Never before have consumers been bombarded with so many messages that, on average, communicate so little. For car dealers hoping to cut through the clutter and build relationships with car buyers that drive sales, now is the time to stand out by first listening to your customers, tailoring the response to address their needs and delivering genuine service.
When people bring in their mail, for example, they look for two things: 1) personal correspondence from friends and family and 2) bills or information from the companies with which they are doing business. The rest, they toss into the trash. The same is true of email. We try to screen out the spam to get to what is truly meaningful. Similarly, TV viewers videotape their favorite shows so they can forward past commercials, and music lovers replace portable radios with CD and MP3 players. The point is that most of us make a serious effort—and even pay money—to get communications that are chosen, desirable and relevant.
If shoppers are rejecting more and more mass-market communications in the form of interruption advertising, just imagine how upset they get when they reach out for information about a vehicle only to be greeted by a canned, impersonal response.
All this begs the question, “Do your electronic communications read and sound like personal responses or just another marketing/salesperson reaching into the shopper’s time?” If shoppers think you don’t respect their time, they are sure to think you don’t respect their wallet.
A personal response refers to all of the shopper’s questions and answers them as directly as possible. The best answers also include additional, relevant information. If the shopper wants to know about price, give them the price and give them an opportunity to talk to you about payment information. If they want to know if they can have the vehicle for $1,000 less, answer the question and let them know what similar vehicles you have available in that price range.
What holds many people back from executing personalized responses and promotions is knowing how to personalize the message. Fortunately, that is easier to do today than ever before. Your customer relationship management (CRM) system will help with after-sales information.
Don’t get hung up on the fact that you don’t know much about the person calling you or sending you an email. At this point, the shopper has given you an idea about what kind of vehicle they are looking for and that is a start. If a customer is asking about a 2000 Ford Mustang, you should respond with all the information he or she requested. Then invite the customer to schedule an appointment to see the vehicle or offer to send the shopper even more information and/or photos. Include a list of similar vehicles at your store. Also be sure to tell prospects about your business (e.g., number of years in operation), and give them reasons to do business with you (e.g., reputation for selling reliable, competitively priced used cars).
Once the customer is warmed up, you can ask some softly probing questions: Are you considering any other models? What appeals to you about this vehicle? Can you tell me a little more about what you will be using the vehicle for so I can provide you with all the relevant information? Asking softly probing questions is a way of personalizing your communication, provided you are dedicated to listening to the answers. Asking shoppers for their Social Security number or annual income is not softly probing. Asking them if they are still open to considering other types of vans or sport-utility vehicles is fine. Asking them if they have ever owned a vehicle of this type is fine. The answers will help professional salespeople know what else they need to present to the shopper.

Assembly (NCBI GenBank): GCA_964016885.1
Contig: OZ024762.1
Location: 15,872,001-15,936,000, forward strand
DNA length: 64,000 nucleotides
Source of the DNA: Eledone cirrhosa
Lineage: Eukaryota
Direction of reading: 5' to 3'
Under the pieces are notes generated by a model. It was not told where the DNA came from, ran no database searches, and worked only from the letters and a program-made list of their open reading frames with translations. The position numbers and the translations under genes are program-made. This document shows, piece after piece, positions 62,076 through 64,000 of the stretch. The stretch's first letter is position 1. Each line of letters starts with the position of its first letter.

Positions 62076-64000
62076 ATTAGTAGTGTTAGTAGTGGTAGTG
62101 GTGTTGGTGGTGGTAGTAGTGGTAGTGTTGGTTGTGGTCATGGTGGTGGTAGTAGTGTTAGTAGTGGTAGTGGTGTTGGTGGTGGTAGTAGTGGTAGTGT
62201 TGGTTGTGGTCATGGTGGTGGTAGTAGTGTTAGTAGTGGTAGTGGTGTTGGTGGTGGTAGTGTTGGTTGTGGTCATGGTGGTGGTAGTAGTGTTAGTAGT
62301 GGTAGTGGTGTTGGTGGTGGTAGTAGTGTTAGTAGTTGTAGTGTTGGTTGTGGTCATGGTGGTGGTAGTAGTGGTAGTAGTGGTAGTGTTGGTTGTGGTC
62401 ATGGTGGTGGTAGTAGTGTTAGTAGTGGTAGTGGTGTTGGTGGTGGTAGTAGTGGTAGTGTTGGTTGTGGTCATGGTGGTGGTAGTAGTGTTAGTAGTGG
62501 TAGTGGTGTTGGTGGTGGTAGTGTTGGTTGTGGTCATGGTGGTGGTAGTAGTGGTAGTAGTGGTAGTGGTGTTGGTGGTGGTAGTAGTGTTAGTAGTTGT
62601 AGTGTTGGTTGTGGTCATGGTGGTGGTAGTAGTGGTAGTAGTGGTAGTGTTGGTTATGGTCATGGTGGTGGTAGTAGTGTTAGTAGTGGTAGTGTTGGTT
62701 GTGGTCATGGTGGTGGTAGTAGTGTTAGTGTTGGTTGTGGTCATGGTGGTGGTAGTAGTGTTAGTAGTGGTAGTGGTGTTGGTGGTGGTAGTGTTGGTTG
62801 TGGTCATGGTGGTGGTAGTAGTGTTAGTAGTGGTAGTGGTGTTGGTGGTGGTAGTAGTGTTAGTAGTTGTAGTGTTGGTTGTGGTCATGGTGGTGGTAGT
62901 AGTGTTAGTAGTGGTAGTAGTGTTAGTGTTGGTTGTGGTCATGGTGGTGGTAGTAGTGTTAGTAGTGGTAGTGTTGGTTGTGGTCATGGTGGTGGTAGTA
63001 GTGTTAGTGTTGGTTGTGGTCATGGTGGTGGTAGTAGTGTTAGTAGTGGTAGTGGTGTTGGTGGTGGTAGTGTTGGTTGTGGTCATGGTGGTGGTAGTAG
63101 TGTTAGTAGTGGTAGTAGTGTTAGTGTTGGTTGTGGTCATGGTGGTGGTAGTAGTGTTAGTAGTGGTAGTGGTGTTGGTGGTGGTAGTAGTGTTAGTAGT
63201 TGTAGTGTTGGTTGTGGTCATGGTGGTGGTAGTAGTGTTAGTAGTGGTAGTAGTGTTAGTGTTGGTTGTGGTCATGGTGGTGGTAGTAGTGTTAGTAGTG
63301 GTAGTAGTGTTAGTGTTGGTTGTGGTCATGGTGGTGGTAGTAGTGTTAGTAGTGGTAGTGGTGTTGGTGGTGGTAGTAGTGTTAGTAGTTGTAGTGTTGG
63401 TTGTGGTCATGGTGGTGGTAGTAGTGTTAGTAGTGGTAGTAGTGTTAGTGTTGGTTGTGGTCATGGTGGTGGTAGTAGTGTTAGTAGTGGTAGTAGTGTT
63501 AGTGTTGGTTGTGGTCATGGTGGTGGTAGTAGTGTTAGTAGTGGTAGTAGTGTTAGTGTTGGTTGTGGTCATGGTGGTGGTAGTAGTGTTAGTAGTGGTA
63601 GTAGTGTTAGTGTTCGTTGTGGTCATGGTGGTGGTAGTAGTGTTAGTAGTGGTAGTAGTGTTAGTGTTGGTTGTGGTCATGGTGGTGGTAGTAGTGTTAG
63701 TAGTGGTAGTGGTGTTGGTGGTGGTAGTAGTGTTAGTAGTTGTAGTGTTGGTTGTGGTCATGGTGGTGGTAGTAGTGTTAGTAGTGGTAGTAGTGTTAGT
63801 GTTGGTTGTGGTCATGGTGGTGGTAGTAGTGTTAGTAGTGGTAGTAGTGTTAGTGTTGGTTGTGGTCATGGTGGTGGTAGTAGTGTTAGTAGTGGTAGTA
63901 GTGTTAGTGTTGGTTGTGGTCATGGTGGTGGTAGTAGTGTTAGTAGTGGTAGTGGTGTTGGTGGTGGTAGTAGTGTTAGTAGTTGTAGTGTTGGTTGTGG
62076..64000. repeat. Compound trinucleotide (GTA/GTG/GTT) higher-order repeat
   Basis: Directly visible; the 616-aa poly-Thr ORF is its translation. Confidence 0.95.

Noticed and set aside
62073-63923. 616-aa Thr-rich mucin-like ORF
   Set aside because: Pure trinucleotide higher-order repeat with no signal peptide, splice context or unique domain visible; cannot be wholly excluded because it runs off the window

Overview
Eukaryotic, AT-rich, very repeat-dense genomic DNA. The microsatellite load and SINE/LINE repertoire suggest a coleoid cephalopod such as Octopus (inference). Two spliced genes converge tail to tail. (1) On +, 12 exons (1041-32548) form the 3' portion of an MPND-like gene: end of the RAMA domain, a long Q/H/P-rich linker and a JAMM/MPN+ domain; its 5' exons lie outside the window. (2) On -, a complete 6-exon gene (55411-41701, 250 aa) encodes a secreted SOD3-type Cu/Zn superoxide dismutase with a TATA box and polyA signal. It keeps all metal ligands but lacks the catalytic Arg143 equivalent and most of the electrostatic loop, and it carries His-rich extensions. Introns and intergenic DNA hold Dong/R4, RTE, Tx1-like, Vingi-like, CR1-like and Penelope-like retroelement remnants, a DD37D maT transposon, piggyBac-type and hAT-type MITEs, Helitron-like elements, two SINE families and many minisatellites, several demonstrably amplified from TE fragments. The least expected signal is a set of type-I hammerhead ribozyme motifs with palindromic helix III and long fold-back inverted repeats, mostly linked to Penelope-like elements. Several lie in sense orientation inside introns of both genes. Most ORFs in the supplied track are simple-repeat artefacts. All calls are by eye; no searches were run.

Once the shopper has agreed to take a test drive, there are a number of things you can do to personalize the experience. When you make an appointment, ask the shoppers to describe what they look like and offer a description of yourself, so you can greet them when they arrive at the store. This approach is much better than telling the car buyer to “just ask for Bob.” Ask about other vehicles that might also be of interest so you can have them ready for a test drive.
If customers know that you are pulling the vehicle out in anticipation of their test drive and that you will be there waiting for them with key in hand, there is often a sense of obligation on the customer’s part to keep the appointment. With this point in mind, ask car buyers for their cellphone or office number so that you can contact them in advance of the appointment should you be delayed in meeting them or have new information to share. Provide your cellphone or direct number and ask that they return the favor.
Personal contact does not mean that you should tell them all about yourself or your vehicle likes and dislikes. Customers don’t necessarily want to know about you, but they do want to know that you care about them. Ask softly probing questions and let them know why you are asking, because you care about them.
Communicating with people one-on-one is expensive and time consuming, but advertising does not sell cars, people do. If the customer is responding to an advertisement, reaching out to you, then that prospect is worth the investment of personal contact.